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The Mystery of Yawning

Yawns are a universal human behavior that remains underappreciated and little understood. From before we can remember, yawning has been a symbol for exhaustion and boredom. However, what are the mysteries and true function behind the involuntary, sometimes contagious phenomenon? Let’s look at the research:

What science knows so far

Unfortunately, there are still questions that remain to be answered when it comes to yawning.  Despite the ubiquitous nature of yawning, we know little about it. Science is still attempting to uncover the reasons behind the process. Some theories have suggested that we do it when our bodies detect low oxygen levels to bring more air in although these hypotheses remain only theories. A strong possibility is the paraventricular nucleus of the brain (PVN) which seems to induce yawning when low in oxygen. Scientific American claims the PVN can be considered the “yawning center” of the brain. The PVN is implicated due to its use of many chemicals associated with yawning. This includes dopamine, oxytocin, glycine and adrenocorticotropic hormone (ACTH). The latter of which is implicated in morning and nighttime surges, possibly explaining the associated stretches and yawns with bedtime and waking. While this information brings promising understandings of the mechanism, we are still unsure of the true origin and reasoning behind the yawn.

Yawning is universal

An intriguing reminder about yawning is that we are not alone in the behavior: over 20 species engage in yawning and it starts in human infants at 20 months. Like it or not, we don’t have a choice in it! Speaking of which, yawns are considered “contagious” by public opinion. And the public would be right! Another inexplicable quality of yawning is the fact that it is seemingly irresistible when seeing someone else do it. [Editor’s note: even reading this is making me yawn!] Some theories suggest that animals use it as a means to synchronize behavior or for communication purposes though it may be considered simply a vestigial evolutionary behavior that has lost its true value in the modern world.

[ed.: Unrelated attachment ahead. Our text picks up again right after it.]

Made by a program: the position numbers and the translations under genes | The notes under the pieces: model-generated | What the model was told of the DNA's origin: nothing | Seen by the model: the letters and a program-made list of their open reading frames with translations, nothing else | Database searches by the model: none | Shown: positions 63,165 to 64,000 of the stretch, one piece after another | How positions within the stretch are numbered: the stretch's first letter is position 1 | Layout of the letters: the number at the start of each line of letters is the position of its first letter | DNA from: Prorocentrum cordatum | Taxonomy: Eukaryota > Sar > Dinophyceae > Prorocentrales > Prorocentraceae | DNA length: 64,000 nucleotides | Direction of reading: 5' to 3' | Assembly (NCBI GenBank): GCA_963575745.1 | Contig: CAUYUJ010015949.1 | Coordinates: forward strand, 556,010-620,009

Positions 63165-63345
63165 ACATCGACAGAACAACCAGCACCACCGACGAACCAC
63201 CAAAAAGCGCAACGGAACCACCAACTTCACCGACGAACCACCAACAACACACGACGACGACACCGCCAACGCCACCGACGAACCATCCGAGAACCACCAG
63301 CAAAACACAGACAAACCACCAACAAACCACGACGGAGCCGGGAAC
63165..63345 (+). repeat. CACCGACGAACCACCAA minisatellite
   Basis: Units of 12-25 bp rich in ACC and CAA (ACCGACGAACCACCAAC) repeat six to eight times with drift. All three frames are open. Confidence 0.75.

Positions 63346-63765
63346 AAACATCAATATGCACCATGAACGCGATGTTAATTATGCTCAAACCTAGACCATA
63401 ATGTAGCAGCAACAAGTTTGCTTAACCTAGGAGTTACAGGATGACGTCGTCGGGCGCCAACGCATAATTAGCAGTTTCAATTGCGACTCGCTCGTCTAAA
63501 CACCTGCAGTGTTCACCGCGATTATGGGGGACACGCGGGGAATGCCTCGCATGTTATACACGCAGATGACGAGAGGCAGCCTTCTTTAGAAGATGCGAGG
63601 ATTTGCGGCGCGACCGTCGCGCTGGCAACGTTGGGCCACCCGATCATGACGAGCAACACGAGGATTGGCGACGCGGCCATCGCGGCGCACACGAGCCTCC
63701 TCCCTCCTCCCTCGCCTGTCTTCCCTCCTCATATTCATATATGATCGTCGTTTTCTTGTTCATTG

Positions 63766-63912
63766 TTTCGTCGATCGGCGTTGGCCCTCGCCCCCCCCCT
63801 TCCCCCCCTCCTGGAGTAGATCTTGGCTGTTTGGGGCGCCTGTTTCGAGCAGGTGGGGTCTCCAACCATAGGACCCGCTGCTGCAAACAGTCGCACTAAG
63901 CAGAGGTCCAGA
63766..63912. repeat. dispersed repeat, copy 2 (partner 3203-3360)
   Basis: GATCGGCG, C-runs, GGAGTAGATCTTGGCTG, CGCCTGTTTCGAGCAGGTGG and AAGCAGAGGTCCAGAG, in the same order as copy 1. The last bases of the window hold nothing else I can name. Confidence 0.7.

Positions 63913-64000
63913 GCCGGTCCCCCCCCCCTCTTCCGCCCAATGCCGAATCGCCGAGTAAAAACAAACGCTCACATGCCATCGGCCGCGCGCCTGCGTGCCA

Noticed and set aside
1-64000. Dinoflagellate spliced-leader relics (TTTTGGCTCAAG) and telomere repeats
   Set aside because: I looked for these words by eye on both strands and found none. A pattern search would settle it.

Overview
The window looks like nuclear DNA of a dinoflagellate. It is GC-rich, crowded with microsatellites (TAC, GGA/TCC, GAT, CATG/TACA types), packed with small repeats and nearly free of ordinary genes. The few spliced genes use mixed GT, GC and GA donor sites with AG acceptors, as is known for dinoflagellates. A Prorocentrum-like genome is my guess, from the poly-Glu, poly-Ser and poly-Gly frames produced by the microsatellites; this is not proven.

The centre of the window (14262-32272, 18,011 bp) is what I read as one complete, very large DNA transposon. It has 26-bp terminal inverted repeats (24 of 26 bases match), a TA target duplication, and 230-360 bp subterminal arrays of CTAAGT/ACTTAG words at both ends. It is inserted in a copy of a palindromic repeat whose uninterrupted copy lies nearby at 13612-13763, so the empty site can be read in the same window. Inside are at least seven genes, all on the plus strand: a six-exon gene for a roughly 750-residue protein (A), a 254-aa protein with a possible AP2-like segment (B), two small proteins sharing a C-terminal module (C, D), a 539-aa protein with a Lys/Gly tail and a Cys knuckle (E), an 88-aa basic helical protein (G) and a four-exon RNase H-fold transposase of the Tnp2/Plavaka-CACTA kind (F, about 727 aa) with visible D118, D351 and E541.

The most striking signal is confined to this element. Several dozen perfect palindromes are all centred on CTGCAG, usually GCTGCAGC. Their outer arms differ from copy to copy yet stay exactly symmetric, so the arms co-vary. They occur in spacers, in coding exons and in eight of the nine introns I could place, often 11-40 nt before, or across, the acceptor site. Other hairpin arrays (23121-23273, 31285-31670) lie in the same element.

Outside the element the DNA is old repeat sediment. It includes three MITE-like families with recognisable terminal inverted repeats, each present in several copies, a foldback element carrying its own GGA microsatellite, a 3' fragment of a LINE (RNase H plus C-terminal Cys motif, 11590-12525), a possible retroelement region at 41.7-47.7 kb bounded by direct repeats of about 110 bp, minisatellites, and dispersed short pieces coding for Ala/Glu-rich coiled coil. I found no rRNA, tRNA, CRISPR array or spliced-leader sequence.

Current Theories

In a New York Times article, Andrew Gallup Andrew Gallup, an assistant professor of psychology at the State University of New York Polytechnic Institute in Utica states that a current working theory proposes that yawning is a brain cooling system that “that functions to promote arousal and alertness”. The research suggests that the behavior of yawning works to increase blood flow to the skull which can then have a cooling effect. When our body temperature is warmer, we tend to enter sleep-mode. Gallup explains that this cooling effect could be a counter-attack against the body temperature to maintain arousal and alertness. This theory is promising however, nothing in the article suggests that it is the definitive answer which means there is more work to be done!

Conclusion

Of course, we leave off where we started in our search for answers… a little confused. However, we can consider the quest for an explanation of one of the few mysteries left uncovered by science: something to savor! Yawning is good in our books, as long as it means you are feeling sleepy and ready for a good rest. If your yawns mean, instead, that you are not getting enough of that precious commodity sleep, Zenbev Drink Mix is always here. Don’t reach for pills when you can take a natural sleep product that won’t cause tolerance or dependence and works the way nature intends you to sleep naturally and preserve your sleep architecture so your yawns are those of deep, healthy, satisfied sleep.

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